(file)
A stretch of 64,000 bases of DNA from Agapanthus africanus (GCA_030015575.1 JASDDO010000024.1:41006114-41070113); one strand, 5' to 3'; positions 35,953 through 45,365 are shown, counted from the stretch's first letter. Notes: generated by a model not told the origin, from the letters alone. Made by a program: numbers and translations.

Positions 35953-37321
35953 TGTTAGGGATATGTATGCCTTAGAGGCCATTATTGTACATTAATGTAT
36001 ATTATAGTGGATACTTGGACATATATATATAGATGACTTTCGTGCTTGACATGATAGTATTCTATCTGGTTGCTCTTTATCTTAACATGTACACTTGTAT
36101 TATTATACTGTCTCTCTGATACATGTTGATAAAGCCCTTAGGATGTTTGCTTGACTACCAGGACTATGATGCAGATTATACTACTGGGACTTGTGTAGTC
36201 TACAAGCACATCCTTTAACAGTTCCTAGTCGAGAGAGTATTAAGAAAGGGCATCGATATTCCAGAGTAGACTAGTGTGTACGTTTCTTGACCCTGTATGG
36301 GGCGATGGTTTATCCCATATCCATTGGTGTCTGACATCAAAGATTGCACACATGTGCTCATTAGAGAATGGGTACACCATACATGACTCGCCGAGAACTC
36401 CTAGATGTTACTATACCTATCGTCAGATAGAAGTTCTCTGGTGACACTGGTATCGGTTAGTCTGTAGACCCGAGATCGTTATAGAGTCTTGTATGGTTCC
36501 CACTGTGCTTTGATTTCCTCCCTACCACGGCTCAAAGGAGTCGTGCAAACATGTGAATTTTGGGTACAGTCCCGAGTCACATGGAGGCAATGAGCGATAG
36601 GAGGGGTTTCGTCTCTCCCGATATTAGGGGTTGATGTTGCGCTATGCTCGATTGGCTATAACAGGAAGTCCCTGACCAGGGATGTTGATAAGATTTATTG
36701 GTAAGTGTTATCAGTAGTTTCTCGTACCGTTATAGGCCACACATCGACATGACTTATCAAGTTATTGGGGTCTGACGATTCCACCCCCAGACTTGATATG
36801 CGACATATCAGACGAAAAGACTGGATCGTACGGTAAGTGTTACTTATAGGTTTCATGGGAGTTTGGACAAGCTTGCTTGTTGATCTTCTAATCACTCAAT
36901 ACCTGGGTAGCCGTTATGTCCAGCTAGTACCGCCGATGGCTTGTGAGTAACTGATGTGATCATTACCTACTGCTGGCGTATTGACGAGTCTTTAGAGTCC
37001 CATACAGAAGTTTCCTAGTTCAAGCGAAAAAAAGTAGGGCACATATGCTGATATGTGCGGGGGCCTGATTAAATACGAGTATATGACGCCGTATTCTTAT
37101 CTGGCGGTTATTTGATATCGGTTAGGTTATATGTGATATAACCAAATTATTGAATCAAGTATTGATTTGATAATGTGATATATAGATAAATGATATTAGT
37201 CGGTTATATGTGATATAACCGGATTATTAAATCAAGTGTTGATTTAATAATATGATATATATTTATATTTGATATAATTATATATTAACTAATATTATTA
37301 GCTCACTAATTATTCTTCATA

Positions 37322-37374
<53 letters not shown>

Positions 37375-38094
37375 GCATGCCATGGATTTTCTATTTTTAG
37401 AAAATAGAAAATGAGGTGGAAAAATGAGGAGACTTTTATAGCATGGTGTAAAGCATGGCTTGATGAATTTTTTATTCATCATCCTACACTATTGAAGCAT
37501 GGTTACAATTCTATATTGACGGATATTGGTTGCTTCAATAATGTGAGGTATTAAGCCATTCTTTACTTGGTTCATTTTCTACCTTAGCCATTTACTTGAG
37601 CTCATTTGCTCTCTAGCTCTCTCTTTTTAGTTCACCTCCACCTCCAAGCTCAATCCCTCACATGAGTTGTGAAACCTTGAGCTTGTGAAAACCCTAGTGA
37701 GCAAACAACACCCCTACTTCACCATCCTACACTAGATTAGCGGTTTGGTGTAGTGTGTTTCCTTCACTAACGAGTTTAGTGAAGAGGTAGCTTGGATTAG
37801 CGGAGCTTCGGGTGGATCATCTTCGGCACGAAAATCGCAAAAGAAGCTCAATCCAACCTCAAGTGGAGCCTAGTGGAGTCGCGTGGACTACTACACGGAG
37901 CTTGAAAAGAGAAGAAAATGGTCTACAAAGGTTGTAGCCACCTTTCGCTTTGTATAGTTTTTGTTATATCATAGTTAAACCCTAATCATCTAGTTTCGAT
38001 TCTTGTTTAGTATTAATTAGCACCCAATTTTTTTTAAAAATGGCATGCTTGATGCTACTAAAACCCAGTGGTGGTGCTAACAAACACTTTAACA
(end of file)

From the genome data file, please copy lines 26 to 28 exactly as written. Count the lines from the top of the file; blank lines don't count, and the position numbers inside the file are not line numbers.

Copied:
37801 CGGAGCTTCGGGTGGATCATCTTCGGCACGAAAATCGCAAAAGAAGCTCAATCCAACCTCAAGTGGAGCCTAGTGGAGTCGCGTGGACTACTACACGGAG
37901 CTTGAAAAGAGAAGAAAATGGTCTACAAAGGTTGTAGCCACCTTTCGCTTTGTATAGTTTTTGTTATATCATAGTTAAACCCTAATCATCTAGTTTCGAT
38001 TCTTGTTTAGTATTAATTAGCACCCAATTTTTTTTAAAAATGGCATGCTTGATGCTACTAAAACCCAGTGGTGGTGCTAACAAACACTTTAACA